Dan and Naphtali, Gad and Asher.
Seventy persons in all generated by Jacob’s seed. Joseph was already in Egypt.
6-7 Then Joseph died, and all his brothers—that whole generation. But the children of Israel kept on reproducing. They were very prolific—a population explosion in their own right—and the land was filled with them.
“A New King . . . Who Didn’t Know Joseph”
8-10 A new king came to power in Egypt who didn’t know Joseph. He spoke to his people in alarm, “There are way too many of these Israelites for us to handle. We’ve got to do something: Let’s devise a plan to contain them, lest if there’s a war they should join our enemies, or just walk off and leave us.”
11-14 So they organized them into work-gangs and put them to hard labor under gang-foremen. They built the storage cities Pithom and Rameses for Pharaoh. But the harder the Egyptians worked them the more children the Israelites had—children everywhere! The Egyptians got so they couldn’t stand the Israelites and treated them worse than ever, crushing them with slave labor. They made them miserable with hard labor—making bricks and mortar and back-breaking work in the fields. They piled on the work, crushing them under the cruel workload.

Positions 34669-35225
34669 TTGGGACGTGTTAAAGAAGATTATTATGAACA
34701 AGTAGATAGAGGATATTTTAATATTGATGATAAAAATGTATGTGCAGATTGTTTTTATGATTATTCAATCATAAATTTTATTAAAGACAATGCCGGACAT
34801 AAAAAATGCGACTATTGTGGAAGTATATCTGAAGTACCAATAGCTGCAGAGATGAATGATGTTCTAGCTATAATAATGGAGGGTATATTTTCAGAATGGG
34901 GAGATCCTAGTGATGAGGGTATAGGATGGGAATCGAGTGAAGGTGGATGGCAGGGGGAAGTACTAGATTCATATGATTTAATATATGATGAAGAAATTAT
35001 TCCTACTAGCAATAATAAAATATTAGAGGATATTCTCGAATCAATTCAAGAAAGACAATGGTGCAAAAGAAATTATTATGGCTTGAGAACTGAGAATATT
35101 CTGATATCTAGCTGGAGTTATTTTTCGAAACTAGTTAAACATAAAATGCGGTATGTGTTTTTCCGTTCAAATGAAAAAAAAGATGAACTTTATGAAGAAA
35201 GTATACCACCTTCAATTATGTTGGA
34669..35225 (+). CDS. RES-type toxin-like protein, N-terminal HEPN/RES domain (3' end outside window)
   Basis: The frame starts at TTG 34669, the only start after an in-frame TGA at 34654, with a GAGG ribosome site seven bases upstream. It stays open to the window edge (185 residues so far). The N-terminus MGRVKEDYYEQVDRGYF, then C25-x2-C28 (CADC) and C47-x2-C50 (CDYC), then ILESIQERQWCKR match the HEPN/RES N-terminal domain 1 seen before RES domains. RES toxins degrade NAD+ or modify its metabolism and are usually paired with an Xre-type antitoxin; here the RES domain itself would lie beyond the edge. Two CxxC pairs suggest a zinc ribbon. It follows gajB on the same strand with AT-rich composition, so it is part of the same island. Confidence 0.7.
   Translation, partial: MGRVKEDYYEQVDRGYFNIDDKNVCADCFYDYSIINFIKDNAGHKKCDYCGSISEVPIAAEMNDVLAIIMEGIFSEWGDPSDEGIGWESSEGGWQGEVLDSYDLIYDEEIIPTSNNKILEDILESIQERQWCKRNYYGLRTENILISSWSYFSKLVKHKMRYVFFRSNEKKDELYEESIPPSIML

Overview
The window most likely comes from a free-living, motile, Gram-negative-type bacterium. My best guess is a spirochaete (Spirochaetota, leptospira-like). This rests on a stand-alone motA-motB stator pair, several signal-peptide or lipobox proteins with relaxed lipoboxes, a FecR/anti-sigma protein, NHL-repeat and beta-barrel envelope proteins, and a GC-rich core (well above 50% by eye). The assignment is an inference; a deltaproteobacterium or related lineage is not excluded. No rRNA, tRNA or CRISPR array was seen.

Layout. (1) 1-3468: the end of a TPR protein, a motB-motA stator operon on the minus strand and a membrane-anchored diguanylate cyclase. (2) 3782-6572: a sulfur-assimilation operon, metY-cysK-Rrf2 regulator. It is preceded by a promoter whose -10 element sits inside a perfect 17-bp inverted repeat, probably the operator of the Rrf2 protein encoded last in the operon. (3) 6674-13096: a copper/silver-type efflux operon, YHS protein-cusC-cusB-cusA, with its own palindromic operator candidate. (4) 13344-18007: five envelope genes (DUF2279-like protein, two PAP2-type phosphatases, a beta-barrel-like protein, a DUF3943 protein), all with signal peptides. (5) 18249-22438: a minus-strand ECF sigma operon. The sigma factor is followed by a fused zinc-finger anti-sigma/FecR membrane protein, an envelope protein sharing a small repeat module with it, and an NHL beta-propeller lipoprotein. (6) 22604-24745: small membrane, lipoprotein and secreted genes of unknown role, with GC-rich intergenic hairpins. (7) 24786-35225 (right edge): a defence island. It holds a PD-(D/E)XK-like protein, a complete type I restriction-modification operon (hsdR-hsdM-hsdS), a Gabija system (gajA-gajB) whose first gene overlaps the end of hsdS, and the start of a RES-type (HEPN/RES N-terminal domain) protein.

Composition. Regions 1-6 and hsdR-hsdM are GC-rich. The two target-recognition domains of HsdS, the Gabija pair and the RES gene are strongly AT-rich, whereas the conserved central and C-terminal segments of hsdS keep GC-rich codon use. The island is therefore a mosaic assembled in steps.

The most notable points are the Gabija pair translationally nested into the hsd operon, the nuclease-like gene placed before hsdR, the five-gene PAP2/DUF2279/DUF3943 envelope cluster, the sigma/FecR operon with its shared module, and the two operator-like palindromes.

15-16 The king of Egypt had a talk with the two Hebrew midwives; one was named Shiphrah and the other Puah. He said, “When you deliver the Hebrew women, look at the sex of the baby. If it’s a boy, kill him; if it’s a girl, let her live.”
17-18 But the midwives had far too much respect for God and didn’t do what the king of Egypt ordered; they let the boy babies live. The king of Egypt called in the midwives. “Why didn’t you obey my orders? You’ve let those babies live!”